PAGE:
The times of drinking holes being down by the Nyhavn are long gone; today, people of all ages meet here, both locals and tourists, from all walks of life. In short, half of Copenhagen head to the Nyhavn after work. Despite the high number of natives in the area, you still have to be careful not to fall into a tourist trap, where you can spend far too many Krone on little quality. Cap Horn is guaranteed not to be a a rip-off for tourists. Anyone who finds themselves here will be treated to local cuisine made from organic ingredients. You must try the freshly landed fish!
You just have to love this cafe-you can sit at small tables under rubber trees, palms and other such greenery while enjoying the best cake in the city. What more could you ask for? The cafe is situated in the winter garden of the ?Ny Carlsberg Glyptotek' museum. At least seven different types of cake and gateaux are served along with dark hot chocolate. If you're lucky, one of the dark chocolate cake with raspberry jelly, apple pie with cinnamon and almonds or the amazingly good strawberry and marzipan tart will be available for you to savour.
At the weekend, once the kitchen is closed, DJ Pult hits the decks, so get on the on the dance floor and dance the night away. From this point onwards, it's less about fancy foods and more about Øl, or beer. Up until then, in this lovely little cellar restaurant, you will be served fantastic food, the cuisine here is reputedly the best in the city. Brunch, lunch and dinner are all to be highly recommended. All three meals have something in common: they're all, without exception, homemade.
SIGHTS in Copenhagen:
If you're in Copenhagen, you must go to Tivoli. It might sound brutal, but it's the truth. In actual fact, it's not only tourists that stroll around here in the colourful heart of Copenhagen; the locals also love it here. It's a pre-requisite though that you like like amusement parks, snack bars and hi-tech tests of courage before you come here! Other than that, Tivoli has plenty of great restaurants and cultural events. On Wednesdays and Saturdays, firework displays mix with the countless lightbulbs on the grounds for a spectacular sight.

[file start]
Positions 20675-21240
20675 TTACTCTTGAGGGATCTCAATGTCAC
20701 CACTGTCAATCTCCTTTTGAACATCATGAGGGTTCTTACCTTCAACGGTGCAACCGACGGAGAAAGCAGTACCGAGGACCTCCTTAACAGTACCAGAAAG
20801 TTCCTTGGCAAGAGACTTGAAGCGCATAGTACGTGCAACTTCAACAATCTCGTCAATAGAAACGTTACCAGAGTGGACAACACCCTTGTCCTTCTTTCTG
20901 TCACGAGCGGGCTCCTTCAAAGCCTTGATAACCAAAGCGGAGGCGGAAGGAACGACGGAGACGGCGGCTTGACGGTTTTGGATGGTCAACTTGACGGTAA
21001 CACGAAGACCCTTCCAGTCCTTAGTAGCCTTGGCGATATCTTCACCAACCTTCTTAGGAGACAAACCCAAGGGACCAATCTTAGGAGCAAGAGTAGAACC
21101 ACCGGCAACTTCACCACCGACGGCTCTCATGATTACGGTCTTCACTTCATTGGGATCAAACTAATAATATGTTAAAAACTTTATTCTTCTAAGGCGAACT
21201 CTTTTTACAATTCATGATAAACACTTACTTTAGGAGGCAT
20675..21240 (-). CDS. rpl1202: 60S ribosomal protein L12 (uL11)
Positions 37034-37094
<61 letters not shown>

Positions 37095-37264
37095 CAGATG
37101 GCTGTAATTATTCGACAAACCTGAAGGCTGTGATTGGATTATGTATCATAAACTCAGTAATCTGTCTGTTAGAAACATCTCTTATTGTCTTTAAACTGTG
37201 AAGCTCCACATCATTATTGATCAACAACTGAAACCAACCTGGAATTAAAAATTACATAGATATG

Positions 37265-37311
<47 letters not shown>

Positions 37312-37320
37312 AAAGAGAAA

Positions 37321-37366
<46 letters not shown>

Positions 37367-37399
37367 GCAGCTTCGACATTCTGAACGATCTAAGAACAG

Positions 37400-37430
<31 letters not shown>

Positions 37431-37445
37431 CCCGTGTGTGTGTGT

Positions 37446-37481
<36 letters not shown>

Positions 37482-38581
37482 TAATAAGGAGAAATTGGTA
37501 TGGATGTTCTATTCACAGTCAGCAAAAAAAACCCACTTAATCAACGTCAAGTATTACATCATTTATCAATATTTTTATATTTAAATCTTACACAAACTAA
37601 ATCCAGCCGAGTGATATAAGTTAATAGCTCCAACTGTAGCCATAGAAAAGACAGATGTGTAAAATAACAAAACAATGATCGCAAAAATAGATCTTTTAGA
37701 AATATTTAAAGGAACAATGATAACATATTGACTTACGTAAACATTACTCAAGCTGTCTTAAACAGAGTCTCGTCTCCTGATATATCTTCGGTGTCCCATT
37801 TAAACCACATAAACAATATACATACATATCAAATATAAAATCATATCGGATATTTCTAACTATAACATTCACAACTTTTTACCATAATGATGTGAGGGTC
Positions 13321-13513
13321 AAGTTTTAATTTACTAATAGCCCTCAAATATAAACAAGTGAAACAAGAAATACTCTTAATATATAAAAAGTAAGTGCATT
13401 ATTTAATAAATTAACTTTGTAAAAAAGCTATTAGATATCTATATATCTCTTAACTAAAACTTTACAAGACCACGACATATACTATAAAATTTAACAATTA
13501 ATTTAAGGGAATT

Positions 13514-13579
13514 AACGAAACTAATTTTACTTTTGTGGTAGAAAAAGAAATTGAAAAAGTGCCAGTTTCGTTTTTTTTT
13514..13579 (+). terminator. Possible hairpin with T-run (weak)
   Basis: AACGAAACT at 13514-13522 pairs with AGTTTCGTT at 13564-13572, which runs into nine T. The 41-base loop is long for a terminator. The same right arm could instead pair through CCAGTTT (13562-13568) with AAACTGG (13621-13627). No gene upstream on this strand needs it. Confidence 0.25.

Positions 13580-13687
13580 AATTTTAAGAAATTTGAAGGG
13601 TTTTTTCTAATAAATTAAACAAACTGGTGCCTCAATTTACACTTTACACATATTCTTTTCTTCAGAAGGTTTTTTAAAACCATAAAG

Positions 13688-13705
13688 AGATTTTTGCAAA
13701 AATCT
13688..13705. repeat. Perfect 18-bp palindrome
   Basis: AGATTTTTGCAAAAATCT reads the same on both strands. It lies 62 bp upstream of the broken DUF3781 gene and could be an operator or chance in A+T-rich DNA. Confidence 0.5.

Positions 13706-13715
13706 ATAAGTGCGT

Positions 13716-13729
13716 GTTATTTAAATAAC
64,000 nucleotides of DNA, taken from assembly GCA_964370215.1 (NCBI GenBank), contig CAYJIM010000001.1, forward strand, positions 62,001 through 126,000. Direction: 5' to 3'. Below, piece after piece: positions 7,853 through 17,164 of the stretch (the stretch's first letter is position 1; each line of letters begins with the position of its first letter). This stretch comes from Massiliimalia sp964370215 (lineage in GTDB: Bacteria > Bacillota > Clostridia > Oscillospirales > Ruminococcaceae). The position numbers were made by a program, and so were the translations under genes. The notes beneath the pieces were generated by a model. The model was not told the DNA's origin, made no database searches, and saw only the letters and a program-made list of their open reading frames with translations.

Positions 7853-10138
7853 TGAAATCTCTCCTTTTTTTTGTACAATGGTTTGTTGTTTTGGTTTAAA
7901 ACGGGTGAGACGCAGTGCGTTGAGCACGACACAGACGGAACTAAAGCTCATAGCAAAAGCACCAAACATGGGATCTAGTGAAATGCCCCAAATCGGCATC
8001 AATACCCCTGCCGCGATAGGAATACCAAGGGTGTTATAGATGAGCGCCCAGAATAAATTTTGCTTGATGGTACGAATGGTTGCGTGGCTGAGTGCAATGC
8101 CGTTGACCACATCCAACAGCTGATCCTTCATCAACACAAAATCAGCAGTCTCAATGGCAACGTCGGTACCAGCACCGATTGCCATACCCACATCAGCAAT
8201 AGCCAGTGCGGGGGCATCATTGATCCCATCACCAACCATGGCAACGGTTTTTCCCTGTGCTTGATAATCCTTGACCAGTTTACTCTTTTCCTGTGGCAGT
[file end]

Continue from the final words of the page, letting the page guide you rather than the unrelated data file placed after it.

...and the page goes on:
A walk along the waterside promenade Langelinie begins with the imposing fountain called Gefionspringvandet, which shows the Goddess Gefion and her four sons, depicted as bulls. The walkway leads past the yacht harbour and the Little Mermaid statue. The lady, who looks out over the Øresund, was made by sculptor Edvard Eriksen in 1913. It was commissioned by Carl Jacobsen, who was so touched by Andersen's fairy tale about the Little Mermaid and her Prince that he wanted to present the city a landmark made from bronze. Many people say that the Little Mermaid is overrated, but she's sweet whichever way you look at her. And as she's there, you might as well go and make up your own mind.
It's not Disneyland Paris or Phantasialand near Cologne - it's not an amusing park at all. However, Superkilen stimulates smile and brain muscles. The walk-in art project by the Copenhagen architects BIG, German landscape architects Topotek 1, Danish artists group Superflex and the communication office Help encompasses a black marketplace, a green park and a huge playground in pink - adorned by street furniture from more than 50 countries: Brazilian telephone booths, Armenian picnic tables, neon ads from the U.S. and Japanese cherry trees. The multicultural design doesn't come by chance - more than 70 percent of Nørrebro's population comes from abroad. The design concept was developed by designers in hand with the residents. The result is a walk-in art work which has been under construction since 2012. The pink square is already finished.